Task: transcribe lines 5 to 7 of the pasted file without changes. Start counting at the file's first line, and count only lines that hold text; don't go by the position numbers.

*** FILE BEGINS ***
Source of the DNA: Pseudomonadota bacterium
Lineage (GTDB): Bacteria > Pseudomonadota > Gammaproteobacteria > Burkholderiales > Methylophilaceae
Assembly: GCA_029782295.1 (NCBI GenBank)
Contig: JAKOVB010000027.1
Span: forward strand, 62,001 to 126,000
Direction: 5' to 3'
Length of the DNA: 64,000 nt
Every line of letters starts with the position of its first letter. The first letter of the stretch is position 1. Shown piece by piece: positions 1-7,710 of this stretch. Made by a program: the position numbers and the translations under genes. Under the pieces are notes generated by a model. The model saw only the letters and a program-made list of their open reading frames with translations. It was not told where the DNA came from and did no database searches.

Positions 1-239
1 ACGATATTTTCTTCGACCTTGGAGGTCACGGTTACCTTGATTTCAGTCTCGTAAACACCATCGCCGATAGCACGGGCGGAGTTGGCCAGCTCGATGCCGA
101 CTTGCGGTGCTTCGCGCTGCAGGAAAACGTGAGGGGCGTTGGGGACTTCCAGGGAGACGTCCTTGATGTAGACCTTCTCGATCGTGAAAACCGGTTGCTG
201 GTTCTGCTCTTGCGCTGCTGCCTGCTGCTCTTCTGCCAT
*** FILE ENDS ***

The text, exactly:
Span: forward strand, 62,001 to 126,000
Direction: 5' to 3'
Length of the DNA: 64,000 nt